You probably want to use the 'absolute path' of the file, which is the full path which will work from any location on the same computer:
from pathlib import Path
Even better might be
.resolve(), which will also resolve any symbolic links, and just give you the 'real' path of the object being passed.
However, a simple import won't change the working directory of your script - the script wouldn't simply use its own location as a reference. So, you may still have problems, if you don't start
main.py in the folder it is actually in.
To solve that, get the location of the
main.py script when you first start the program:
location = Path(__file__).parent()
my_file = (location / 'test.jpg').resolve()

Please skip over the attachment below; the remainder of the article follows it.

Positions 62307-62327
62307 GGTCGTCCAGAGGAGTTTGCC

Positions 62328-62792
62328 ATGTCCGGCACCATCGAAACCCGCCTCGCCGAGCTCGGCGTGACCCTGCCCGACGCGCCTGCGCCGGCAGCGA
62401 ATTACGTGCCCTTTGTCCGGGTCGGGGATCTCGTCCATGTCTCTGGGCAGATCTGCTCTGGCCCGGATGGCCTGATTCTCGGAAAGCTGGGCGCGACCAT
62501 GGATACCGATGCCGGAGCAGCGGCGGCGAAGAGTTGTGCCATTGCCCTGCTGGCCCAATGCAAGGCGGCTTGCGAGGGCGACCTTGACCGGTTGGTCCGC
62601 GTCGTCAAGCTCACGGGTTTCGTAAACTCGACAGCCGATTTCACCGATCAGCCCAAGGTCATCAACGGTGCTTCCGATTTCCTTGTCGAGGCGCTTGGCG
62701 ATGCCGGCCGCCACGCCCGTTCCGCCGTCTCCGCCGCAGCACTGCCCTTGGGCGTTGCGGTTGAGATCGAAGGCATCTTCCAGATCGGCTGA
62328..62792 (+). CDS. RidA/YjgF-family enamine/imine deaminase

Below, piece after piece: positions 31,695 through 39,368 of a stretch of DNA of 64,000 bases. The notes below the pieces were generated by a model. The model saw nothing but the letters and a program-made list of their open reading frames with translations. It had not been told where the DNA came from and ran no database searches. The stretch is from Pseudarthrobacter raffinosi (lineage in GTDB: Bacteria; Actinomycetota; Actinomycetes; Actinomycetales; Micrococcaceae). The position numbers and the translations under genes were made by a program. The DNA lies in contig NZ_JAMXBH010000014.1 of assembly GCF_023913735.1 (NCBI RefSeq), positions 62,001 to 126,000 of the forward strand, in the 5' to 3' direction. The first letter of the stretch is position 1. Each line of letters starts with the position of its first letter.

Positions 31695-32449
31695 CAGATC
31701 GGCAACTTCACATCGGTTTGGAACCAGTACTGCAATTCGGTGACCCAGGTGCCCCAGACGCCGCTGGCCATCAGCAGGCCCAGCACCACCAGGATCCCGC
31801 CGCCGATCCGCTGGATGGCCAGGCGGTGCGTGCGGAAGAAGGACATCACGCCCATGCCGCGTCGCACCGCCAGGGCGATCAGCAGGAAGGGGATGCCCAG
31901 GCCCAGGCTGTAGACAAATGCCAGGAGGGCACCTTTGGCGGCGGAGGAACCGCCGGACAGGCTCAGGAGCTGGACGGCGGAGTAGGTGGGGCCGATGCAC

This works because
__file__ will contain the filename of the script it is called from,
.parent() gets the parent folder (i.e. the folder the script is in) and the rest is the same as before. Just note that
Path('dir') / 'name.ext' is just a nice way of constructing a path - Python allows 'dividing' a
Path by a string to extend the path.
Note: don't worry about forward slashes you may see in a resolved path. Although Windows doesn't always support the use of forward slashes, Python functions do (unless you use a Python function to directly execute some Windows command). Forward slashes are the standard on every OS except Windows, which is why Python defaults to it - it's not a bad idea to use them for several reasons.